Zaporizhzhia Nuclear Power Plant: 5 Fast Facts You Need to Know

Zaporizhzhia nuclear power plant

Facebook/Twitter Zaporizhzhia nuclear power plant

Zaporizhzhia nuclear power plant houses six of Ukraine’s nuclear energy reactors, and videos emerged of a fire there after reports it was under Russian attack.

The Ukrainian foreign minister wrote on Twitter that Zaporizhzhia is the “largest nuclear power plant in Europe,” that a fire broke out, that the Russian Army is firing upon it, and that, if it blows up, it could be “10 times larger” than Chernobyl.

According to a statement from the International Atomic Energy Agency, “Russia has informed the International Atomic Energy Agency (IAEA) that its military forces have taken control of the territory around Ukraine’s Zaporizhzhia Nuclear Power Plant (NPP), Director General Rafael Mariano Grossi said” on March 2, 2022.

“The ultimate goal of Putin’s invasion of Ukraine is to liberate Ukraine from the People of Ukraine. Or in short, Genocide! Genocide of citizens of all nationalities!” Ukraine’s interior minister Anton Gerashchenko wrote on Facebook.

Here’s what you need to know:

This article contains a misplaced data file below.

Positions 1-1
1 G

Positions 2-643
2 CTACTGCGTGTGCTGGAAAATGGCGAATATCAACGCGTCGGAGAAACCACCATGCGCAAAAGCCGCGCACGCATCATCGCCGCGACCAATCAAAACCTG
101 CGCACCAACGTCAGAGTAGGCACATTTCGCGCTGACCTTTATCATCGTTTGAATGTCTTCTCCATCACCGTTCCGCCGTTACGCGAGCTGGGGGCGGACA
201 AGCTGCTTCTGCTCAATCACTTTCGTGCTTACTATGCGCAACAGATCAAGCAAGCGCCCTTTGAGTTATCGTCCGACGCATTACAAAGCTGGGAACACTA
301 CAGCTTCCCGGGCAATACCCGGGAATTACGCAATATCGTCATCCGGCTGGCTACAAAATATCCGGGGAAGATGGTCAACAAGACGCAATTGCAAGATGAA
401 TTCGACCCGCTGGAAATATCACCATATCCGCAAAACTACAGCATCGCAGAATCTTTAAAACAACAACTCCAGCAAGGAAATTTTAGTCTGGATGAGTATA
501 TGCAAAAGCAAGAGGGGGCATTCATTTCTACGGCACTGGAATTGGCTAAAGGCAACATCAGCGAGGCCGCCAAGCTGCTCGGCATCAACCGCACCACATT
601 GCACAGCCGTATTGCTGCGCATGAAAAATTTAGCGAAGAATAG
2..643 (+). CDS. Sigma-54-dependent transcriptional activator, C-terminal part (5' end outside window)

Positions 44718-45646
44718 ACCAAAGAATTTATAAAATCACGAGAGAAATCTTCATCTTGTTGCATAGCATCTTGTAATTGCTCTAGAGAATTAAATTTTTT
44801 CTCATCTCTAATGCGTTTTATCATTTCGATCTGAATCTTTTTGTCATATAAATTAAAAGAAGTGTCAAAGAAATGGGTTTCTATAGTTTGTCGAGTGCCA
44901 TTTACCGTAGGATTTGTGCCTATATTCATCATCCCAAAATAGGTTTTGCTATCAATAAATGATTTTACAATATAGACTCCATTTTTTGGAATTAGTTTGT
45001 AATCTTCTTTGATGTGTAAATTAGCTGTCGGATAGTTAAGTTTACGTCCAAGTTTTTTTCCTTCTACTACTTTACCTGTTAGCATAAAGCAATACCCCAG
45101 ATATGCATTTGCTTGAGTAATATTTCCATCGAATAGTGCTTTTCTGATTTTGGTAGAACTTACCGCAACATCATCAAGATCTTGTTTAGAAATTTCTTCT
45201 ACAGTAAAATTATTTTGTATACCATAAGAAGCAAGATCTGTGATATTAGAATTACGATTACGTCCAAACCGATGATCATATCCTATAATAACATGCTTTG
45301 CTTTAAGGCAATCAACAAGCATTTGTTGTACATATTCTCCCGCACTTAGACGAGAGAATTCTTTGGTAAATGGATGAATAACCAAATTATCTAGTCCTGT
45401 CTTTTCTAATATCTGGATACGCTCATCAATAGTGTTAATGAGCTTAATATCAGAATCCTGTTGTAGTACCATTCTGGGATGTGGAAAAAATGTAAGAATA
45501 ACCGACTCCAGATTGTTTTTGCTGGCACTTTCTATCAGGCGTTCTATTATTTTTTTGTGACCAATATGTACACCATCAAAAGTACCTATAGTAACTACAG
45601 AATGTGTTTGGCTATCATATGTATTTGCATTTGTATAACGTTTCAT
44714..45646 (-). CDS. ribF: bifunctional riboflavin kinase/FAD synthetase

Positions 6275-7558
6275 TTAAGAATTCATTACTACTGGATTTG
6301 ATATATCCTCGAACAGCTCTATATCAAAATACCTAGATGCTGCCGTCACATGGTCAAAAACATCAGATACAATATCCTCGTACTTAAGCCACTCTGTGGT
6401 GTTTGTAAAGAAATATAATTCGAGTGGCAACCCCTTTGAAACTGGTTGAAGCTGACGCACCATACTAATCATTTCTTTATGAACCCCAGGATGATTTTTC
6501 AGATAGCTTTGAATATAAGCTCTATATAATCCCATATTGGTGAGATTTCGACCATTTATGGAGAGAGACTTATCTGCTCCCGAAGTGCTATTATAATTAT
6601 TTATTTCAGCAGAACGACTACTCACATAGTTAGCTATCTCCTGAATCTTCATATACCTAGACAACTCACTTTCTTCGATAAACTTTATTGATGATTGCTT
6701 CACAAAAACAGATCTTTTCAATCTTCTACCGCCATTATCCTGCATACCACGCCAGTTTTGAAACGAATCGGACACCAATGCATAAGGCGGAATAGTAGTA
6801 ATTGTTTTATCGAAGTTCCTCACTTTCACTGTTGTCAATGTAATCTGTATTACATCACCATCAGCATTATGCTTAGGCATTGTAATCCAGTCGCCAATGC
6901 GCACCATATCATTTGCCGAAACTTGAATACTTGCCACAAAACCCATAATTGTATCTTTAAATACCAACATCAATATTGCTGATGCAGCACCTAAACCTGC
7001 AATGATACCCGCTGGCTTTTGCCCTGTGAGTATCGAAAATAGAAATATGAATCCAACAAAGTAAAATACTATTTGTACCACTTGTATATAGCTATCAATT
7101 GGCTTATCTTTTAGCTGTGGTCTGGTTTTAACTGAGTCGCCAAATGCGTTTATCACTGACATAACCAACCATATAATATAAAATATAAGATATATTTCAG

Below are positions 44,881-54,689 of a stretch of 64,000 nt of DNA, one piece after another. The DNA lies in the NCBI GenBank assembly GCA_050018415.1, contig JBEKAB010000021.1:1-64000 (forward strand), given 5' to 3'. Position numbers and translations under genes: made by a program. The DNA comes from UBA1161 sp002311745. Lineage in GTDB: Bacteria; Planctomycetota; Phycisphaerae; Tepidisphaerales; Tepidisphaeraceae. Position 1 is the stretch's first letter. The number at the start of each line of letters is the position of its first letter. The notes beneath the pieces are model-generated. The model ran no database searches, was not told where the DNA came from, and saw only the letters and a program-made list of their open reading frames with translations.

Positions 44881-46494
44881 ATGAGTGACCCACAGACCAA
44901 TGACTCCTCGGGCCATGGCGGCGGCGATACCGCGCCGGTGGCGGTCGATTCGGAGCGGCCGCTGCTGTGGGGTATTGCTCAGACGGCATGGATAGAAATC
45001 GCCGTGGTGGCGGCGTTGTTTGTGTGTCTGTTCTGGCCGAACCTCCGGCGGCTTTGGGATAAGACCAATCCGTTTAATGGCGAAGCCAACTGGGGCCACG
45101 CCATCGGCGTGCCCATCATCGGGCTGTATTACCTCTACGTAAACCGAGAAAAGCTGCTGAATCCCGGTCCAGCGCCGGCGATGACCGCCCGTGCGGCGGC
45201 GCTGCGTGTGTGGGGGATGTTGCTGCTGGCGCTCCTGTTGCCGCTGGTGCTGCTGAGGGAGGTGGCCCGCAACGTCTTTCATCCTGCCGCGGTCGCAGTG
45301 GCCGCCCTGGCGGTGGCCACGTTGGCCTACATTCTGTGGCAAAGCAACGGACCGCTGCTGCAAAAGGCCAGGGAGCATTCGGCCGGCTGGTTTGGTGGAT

1. The Ukrainian Foreign Minister Urged the Russians to ‘Immediately Cease the Fire’

Ukrainian foreign minister Dmytro Kuleba posted a statement on Twitter about the plant on March 3, 2022.

“Russian army is firing from all sides upon Zaporizhzhia NPP, the largest nuclear power plant in Europe. Fire has already broke out. If it blows up, it will be 10 times larger than Chornobyl! Russians must IMMEDIATELY cease the fire, allow firefighters, establish a security zone!” he wrote.


Geraschchenko wrote on Facebook:

Because of Putin’s madness, Europe is again on the brink of a NUCLEAR DISASTER!

The photo shows the entrance to Energodar, the capital of energy workers of Ukraine.

The city, which has the largest nuclear power plant in Europe, is preparing for a fight with the occupants.

The nuclear power plant is protected by the heroes of the National Guard of Ukraine.

They won’t give up! There’s gonna be a fight.

The shells will be laid near the nuclear power plant. They will not be able to penetrate the concrete shell of the reactor, but they will surely damage transformers, turbines and other equipment necessary for the safety of the nuclear power plant.

An accident may occur as at the Chernobyl NPP or Fukushima NPP.

Russian generals – change your minds!

Do not create conditions for the new Chernobyl! Radiation knows no nationalities, one does not spare anyone!

Go around the Energodar and Zaporizhzhya NPP.

No one is waiting for you here!


2. The International Agency Says It’s Working to Maintain Safety at the Plant

The IAEA statement says that, in an official letter to the Director General dated March 1, 2022, “the Permanent Mission of the Russian Federation to the International Organizations in Vienna also said personnel at the plant continued their ‘work on providing nuclear safety and monitoring radiation in normal mode of operation. The radiation levels remain normal.'”